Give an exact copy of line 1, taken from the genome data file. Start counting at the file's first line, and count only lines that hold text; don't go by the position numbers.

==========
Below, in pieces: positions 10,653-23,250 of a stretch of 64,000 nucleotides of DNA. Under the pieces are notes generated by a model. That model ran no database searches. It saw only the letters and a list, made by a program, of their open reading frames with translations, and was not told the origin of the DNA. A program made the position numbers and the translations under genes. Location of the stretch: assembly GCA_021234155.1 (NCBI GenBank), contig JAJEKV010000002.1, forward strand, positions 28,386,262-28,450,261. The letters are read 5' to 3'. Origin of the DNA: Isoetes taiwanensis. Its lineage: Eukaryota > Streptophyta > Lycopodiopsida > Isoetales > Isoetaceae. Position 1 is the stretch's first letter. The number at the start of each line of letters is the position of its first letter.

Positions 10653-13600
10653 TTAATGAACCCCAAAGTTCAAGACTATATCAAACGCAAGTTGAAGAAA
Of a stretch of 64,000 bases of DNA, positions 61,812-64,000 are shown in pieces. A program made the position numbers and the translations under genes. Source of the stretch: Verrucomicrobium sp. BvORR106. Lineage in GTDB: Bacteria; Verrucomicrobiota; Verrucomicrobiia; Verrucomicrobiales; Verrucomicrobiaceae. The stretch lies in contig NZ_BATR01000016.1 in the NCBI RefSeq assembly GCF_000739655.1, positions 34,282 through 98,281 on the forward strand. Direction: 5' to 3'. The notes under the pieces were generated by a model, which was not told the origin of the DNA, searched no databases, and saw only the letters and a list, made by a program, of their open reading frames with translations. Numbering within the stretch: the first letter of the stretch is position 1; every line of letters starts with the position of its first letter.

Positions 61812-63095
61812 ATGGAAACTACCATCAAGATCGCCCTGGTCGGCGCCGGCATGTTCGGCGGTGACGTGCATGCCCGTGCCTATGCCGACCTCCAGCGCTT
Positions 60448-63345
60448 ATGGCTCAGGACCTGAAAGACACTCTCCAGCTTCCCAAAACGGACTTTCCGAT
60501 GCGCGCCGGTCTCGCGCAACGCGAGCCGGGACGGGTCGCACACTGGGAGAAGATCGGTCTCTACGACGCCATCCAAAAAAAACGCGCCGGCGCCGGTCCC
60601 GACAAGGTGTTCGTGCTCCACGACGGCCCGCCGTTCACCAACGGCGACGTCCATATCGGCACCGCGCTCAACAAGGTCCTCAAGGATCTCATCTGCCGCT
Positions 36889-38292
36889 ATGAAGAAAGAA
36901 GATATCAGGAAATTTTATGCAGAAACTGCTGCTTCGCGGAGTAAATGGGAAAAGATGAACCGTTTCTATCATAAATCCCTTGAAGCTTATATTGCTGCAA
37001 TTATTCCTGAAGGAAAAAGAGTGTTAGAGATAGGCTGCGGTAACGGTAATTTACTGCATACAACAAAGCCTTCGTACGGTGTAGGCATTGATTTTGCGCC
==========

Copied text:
Below, in pieces: positions 10,653-23,250 of a stretch of 64,000 nucleotides of DNA. Under the pieces are notes generated by a model. That model ran no database searches. It saw only the letters and a list, made by a program, of their open reading frames with translations, and was not told the origin of the DNA. A program made the position numbers and the translations under genes. Location of the stretch: assembly GCA_021234155.1 (NCBI GenBank), contig JAJEKV010000002.1, forward strand, positions 28,386,262-28,450,261. The letters are read 5' to 3'. Origin of the DNA: Isoetes taiwanensis. Its lineage: Eukaryota > Streptophyta > Lycopodiopsida > Isoetales > Isoetaceae. Position 1 is the stretch's first letter. The number at the start of each line of letters is the position of its first letter.